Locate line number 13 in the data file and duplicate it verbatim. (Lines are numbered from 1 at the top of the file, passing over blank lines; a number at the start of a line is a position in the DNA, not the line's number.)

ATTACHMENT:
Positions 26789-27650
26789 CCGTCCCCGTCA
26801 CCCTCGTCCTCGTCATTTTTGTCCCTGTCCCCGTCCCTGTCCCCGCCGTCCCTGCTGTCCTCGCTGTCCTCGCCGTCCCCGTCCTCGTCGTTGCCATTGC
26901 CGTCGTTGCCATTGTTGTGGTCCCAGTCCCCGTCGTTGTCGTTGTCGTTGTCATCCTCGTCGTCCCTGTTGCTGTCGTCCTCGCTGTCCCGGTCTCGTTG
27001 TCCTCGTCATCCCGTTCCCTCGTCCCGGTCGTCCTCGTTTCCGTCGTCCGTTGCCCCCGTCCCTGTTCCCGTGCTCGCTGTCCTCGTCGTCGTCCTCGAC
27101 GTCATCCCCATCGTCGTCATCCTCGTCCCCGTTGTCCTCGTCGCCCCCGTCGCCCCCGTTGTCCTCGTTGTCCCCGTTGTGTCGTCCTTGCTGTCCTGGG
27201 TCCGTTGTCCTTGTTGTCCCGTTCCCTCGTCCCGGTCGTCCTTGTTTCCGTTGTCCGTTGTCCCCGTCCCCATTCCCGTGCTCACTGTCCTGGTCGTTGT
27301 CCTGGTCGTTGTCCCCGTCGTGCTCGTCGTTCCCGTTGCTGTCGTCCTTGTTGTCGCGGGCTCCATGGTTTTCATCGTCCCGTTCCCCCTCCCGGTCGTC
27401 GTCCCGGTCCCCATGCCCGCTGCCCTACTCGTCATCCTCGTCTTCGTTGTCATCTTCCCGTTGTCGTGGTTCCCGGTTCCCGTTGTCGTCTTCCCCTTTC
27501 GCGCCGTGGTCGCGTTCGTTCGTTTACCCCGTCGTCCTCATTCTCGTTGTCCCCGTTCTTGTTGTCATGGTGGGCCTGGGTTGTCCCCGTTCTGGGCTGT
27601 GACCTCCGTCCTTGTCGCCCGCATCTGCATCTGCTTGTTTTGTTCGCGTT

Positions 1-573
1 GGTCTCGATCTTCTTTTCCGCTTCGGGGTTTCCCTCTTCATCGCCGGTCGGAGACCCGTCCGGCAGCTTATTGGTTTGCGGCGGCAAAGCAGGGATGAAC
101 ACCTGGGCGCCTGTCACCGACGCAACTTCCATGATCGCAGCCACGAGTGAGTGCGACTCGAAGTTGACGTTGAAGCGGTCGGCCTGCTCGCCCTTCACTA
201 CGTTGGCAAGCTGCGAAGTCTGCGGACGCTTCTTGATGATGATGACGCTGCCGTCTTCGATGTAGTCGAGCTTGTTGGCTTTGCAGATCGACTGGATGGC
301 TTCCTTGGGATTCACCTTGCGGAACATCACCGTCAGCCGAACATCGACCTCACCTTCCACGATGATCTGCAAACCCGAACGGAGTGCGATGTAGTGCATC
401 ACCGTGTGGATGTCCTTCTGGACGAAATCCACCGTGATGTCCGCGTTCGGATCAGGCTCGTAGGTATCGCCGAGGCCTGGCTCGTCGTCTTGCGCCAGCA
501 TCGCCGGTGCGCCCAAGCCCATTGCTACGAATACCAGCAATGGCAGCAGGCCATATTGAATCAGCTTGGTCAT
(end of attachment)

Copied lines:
1 GGTCTCGATCTTCTTTTCCGCTTCGGGGTTTCCCTCTTCATCGCCGGTCGGAGACCCGTCCGGCAGCTTATTGGTTTGCGGCGGCAAAGCAGGGATGAAC